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101-year-old Cornell alum to graduate 80 years after missing ceremony to serve
Caught up in WWII, Fred Taylor missed 1943 ceremony
In the rolling hills of Southern California, east of San Diego, Fred Taylor spends his mornings with a cup of coffee and a Sudoku puzzle. He enjoys cleaning the yard and refilling his bird feeders — and every spring looks forward to the return of the orioles from Mexico.
Born and raised in Springville in 1921, the now 101-year-old former music teacher eventually found his way south to the coastal climate of the American West. But this spring, like the orioles he favors, Fred is migrating north — back home to Iowa.
Although he didn’t know of his Midwest return until a little over a month ago — when his daughter, Linda Taylor, handed him a letter during a Zoom call with family and friends. It was from his alma mater, Cornell College in Mount Vernon, where he earned a music degree 80 years ago.
“I just had him cold read it, and that’s how I sprung it on him,” she said. “It didn’t give him a chance to say no.”
'Uncle Sam wants you’
In the early 1940s, when Fred was pursuing a postsecondary degree at Cornell, the world was at war and the United States was drafting servicemen.
“You know all the posters about ‘Uncle Sam wants you,’” Linda said. “So he and several of his friends, right after Pearl Harbor, joined the Army Air Corps Reserves because they’d rather fly than join the infantry.”
Fred’s unit was activated in February 1943, meaning the 21-year-old Cornell senior had to leave school early and miss commencement — although he’d completed his music degree requirements.
Linda said he wanted to serve, having two brothers enlisted at the time.
“It was not a hard thing,” she said of his decision to go. “He always wanted to fly.”
Fred, according to his daughter, doesn’t talk about his time at war. Although, she said, he did get to fly “some of the greatest airplanes every made.”
“He flew the P51 Mustang,” she said. “If Tom Cruise owns a P51 Mustang, it’s got to be a pretty hot airplane.”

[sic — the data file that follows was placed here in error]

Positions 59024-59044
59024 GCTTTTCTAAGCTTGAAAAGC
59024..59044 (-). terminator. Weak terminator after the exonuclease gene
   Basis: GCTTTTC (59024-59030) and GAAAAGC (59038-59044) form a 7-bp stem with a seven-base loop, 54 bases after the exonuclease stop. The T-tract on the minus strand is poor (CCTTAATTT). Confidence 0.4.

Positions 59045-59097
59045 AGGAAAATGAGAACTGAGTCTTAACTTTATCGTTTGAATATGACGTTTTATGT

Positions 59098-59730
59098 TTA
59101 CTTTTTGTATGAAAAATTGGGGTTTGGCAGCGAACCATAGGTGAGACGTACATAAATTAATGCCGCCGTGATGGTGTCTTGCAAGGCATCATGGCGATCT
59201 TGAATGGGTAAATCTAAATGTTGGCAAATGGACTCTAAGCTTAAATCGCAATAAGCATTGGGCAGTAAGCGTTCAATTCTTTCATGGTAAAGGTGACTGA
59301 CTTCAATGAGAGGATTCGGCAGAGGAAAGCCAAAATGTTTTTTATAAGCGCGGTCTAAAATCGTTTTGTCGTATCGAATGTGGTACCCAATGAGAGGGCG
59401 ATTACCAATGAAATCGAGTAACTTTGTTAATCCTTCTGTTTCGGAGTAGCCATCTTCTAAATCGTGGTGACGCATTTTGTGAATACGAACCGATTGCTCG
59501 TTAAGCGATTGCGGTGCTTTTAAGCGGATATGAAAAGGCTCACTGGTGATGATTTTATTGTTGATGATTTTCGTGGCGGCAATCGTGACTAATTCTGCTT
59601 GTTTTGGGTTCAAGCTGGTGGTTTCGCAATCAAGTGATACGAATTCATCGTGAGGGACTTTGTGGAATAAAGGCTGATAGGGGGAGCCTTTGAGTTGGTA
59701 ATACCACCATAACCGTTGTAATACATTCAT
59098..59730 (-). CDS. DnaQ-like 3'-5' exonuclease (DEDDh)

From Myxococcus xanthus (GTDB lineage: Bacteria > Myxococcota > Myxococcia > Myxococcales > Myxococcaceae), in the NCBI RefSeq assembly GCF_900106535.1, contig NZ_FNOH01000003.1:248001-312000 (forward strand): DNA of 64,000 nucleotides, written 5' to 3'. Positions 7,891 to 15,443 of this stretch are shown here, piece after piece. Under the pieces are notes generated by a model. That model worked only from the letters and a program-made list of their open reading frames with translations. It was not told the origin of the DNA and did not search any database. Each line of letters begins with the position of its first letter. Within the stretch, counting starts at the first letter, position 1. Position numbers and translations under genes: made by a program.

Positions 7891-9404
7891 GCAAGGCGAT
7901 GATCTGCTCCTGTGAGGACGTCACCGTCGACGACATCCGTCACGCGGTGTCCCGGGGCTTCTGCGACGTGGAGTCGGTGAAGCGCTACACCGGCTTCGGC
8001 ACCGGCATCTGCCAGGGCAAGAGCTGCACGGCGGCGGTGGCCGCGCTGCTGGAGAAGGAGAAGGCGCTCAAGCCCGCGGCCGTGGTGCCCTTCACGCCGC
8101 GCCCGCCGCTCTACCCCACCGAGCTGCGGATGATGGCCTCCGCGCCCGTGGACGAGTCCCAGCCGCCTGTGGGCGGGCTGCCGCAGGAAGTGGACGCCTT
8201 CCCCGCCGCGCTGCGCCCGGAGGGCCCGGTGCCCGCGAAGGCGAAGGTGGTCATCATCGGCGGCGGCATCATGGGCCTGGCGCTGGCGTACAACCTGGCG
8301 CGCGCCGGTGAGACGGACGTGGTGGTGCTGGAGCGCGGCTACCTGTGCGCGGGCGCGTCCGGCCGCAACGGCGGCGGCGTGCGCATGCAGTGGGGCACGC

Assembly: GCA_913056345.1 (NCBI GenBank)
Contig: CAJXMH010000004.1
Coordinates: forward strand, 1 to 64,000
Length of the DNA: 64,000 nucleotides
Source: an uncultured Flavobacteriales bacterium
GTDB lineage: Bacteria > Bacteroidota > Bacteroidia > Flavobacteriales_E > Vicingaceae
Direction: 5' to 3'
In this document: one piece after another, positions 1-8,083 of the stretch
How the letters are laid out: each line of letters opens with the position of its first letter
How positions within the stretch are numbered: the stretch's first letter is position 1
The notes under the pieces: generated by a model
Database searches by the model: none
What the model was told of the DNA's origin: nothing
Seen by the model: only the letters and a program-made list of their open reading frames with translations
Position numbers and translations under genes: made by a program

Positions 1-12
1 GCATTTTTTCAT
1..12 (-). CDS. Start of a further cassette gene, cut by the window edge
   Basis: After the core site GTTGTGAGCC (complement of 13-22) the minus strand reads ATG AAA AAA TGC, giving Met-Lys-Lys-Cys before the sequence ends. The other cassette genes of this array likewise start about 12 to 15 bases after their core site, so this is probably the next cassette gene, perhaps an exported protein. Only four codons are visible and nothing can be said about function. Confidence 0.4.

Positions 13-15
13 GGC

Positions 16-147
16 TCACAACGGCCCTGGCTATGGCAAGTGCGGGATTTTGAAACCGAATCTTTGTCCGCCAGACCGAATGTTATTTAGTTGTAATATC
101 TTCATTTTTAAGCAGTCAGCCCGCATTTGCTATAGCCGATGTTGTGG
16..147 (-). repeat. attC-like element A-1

Before Fred left, at the start of his senior year at Cornell, he met a girl named Peggy Newberg.
“I was assigned to the same table in Bowman Hall as Peggy,” he said, referencing the history of assigned seating for meals.
Peggy traveled to Colorado Springs to marry Fred during his advanced flight training there.
And after he returned from war in 1945, Fred joined the Iowa Air National Guard before getting his master’s degree in music education from Drake University in 1953. He missed that commencement, too — he had landed work in the Black Hills.
But none of those missed experiences fazed Fred, who started his long music-teaching career in Iowa before the couple relocated to California, where he retired and remains today — still living in the same house he and Peggy moved into in 1959.
'Rite of passage’
When Fred missed his Cornell graduation in 1943, his dad drove the 10 miles from Springville to Mount Vernon to pick up his diploma. But that never sat well with his daughter — an associate professor at the University of Miami in Florida.
“I had a bee in my bonnet about it,” Linda said.
As an academic, she’s seen how meaningful and plain fun graduation can be.
“We do a heck of a graduation,” she said. “It's a flat-out Miami party.”
She started wondering if — even at 100-plus years old — it wasn’t too late for her dad to have that tassel-turning experience.
“Dad's generation just gave up a lot to make sure that we were free and happy,” Linda said. “I wanted to find out if it was possible for him to have that experience. It's a rite of passage.”
So she emailed the Cornell Alumni Association and the college’s president, Jonathan Brand, pitching the idea of her veteran father finally crossing the Cornell commencement stage this spring.
“They were enthusiastic about it because there's not many Cornellians left of his generation,” Linda said. “So I made arrangements.”
When she handed her father his flight itinerary and communication from Cornell inviting him to graduation during that Zoom call several weeks ago, Fred said he was stunned.
“Linda mentioned this idea a long time ago, but it was a big surprise to me that she had gone ahead and made the arrangements to do it,” he said. “Of course, I’m surprised and excited about it.”
In addition to commencement, Fred said he’s looking forward to seeing Midwest friends and family and “eating as many pork tenderloin sandwiches and Maid-Rites” as they can find.
Being in good health, Cornell administrators plan to have Fred cross the stage first — before the rest of the 190 graduates at the Sunday morning ceremony.
“They're going to call dad up,” Linda said. “And in the time it takes him to walk this 48-foot-long ramp, they’re going to explain his story and present him with his diploma.”
In addition to his robe and cap with a purple tassel, Fred will wear a white master’s hood — because he has a master’s degree.
“We are so excited to meet him soon,” Cornell communications director Dee Ann Rexroat said.
If you go: Commencement is planned from 10 a.m. to noon Sunday in the Richard and Normal Small Athletic and Wellness Center arena, 600 First St., Mount Vernon.
No tickets are required and seating is available for all wanting to attend. Seating begins at 8:30 a.m. and guests should be in place by 9:45 a.m. The ceremony begins at 10 a.m.
Vanessa Miller covers higher education for The Gazette.
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